Baseball and Its Injuries

December 2, 2013 by shahzaib15780

Many patients come to my San Diego orthopedic surgery practice with injuries they have recently read or heard about. One question that often follows is why particular sports are more likely to give rise to certain injuries. Baseball, for instance, seems to spawn a high number of shoulder and elbow injuries; basketball produces many back injuries; and of course the NFL is the home of the concussion.

The immediate answer is self-apparent, of course: Different sports require different movements. Of the three big American sports, however, baseball is unique in that there are few direct collisions with other bodies. (This squeaker of a World Series ending notwithstanding.) As a result, baseball remains an excellent source of study on the ways we can injure ourselves through repetition alone.

Injuries endemic to baseball tend to involve the muscles of the arm, neck and shoulder. This is because of the simple reason that much of the sport involves swinging, throwing and extending. Recently I came across this ESPN page which provides an outstanding overview of why these injuries arise so often. My favorite quote covers the preponderance of elbow injuries among pitchers:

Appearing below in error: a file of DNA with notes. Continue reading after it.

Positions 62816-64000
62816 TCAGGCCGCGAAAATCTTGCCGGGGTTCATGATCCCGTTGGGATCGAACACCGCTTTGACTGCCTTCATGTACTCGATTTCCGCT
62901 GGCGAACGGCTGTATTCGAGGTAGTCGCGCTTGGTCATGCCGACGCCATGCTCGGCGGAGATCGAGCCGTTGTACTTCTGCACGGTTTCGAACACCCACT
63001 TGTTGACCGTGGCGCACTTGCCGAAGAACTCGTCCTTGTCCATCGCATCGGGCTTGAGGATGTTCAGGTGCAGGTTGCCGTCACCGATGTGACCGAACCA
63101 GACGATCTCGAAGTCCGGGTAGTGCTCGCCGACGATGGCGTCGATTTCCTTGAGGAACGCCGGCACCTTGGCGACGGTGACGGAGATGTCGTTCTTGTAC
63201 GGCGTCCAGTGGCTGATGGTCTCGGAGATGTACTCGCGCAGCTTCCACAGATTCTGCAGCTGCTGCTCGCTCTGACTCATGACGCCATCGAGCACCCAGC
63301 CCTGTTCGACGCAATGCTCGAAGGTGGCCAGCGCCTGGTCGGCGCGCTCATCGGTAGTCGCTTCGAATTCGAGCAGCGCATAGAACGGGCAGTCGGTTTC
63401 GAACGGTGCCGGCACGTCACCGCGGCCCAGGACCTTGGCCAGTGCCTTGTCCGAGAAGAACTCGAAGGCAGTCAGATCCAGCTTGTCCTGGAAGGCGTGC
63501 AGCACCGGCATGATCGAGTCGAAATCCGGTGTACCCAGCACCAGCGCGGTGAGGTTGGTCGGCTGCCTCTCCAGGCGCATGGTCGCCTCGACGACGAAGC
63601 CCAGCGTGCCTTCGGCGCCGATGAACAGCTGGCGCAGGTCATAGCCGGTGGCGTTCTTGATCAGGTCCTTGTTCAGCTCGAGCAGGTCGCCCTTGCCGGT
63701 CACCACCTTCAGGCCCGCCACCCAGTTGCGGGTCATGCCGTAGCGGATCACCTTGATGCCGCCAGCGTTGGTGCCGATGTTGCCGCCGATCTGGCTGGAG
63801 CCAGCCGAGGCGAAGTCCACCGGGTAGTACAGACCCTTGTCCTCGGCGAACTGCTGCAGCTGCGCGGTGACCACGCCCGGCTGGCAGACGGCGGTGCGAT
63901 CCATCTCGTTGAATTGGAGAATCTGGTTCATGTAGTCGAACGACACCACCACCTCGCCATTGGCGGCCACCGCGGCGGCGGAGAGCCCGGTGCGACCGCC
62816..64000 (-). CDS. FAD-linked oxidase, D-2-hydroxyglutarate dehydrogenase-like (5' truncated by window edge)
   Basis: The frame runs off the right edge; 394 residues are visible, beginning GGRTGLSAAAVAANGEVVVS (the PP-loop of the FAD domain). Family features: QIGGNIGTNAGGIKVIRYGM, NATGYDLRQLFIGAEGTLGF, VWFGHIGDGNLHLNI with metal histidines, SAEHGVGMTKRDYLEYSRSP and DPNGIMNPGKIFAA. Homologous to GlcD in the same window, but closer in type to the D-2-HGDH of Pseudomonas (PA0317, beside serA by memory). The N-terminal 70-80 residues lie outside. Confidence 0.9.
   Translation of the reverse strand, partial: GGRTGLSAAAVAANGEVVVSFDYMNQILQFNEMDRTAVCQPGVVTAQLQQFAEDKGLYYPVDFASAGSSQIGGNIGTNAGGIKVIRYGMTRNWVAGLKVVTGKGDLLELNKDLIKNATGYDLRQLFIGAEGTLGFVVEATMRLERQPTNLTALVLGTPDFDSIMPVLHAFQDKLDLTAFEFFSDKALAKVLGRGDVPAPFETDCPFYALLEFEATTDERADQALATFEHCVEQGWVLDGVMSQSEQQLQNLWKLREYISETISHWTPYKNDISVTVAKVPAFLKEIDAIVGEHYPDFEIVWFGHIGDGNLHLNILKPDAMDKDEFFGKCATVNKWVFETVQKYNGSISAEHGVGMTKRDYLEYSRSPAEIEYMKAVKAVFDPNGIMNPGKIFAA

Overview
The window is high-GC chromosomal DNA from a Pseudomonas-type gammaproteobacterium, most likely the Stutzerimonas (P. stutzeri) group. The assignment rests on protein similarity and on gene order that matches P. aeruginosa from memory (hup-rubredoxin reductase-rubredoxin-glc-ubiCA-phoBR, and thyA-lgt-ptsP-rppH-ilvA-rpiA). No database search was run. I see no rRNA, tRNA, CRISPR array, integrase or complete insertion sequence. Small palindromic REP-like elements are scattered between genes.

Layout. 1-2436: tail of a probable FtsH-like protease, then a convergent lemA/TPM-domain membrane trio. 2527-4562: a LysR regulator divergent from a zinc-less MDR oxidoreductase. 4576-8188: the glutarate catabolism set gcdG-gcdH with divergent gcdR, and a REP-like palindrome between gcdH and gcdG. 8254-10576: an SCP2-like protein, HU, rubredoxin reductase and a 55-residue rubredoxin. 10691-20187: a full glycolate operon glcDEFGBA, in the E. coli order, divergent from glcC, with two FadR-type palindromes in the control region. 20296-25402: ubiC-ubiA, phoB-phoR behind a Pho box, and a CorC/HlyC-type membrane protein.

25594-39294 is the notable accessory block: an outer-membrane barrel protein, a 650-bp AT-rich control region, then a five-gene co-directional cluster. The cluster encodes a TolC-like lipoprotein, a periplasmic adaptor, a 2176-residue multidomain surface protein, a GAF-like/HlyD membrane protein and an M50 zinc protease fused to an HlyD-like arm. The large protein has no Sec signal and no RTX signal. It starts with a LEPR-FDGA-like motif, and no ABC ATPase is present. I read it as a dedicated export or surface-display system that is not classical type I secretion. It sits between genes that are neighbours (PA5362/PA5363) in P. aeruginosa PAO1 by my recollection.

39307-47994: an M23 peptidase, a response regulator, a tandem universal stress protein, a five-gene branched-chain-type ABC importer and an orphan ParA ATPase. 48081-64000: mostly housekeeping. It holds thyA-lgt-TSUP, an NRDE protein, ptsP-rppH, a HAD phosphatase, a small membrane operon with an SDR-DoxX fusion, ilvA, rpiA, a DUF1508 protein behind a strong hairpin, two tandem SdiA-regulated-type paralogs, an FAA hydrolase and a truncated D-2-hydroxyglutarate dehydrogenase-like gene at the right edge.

The injury label can be as generic as elbow tendinitis, which simply means inflammation of some tendon around the elbow. For throwers, the most commonly affected tendons are those located on the medial or inner aspect of the elbow. It is here that the tendons of the wrist flexors (which bend the wrist down toward the ground) and the forearm pronators (which rotate the forearm from a palm-up to a palm-down position) attach, hence the term flexor-pronator group. The flexor-pronator muscles provide protection to the elbow joint by countering the torque produced during pitching, so lingering problems here can put the elbow at risk.

Of course you don’t have to be a pitcher to acquire an elbow injury such as lateral or medial epicondylitis, or even cubital tunnel syndrome. The wisest course of action for any stress injury is rest and recovery. But when the body is unable to heal itself adequately from an injury, sometimes the body needs a little extra help in the form of medication, bracing, or soft tissue manipulation techniques. On occasion elbow surgery performed by an expert orthopedic surgeon is necessary to achieve maximal recovery and return to your activity of interest.

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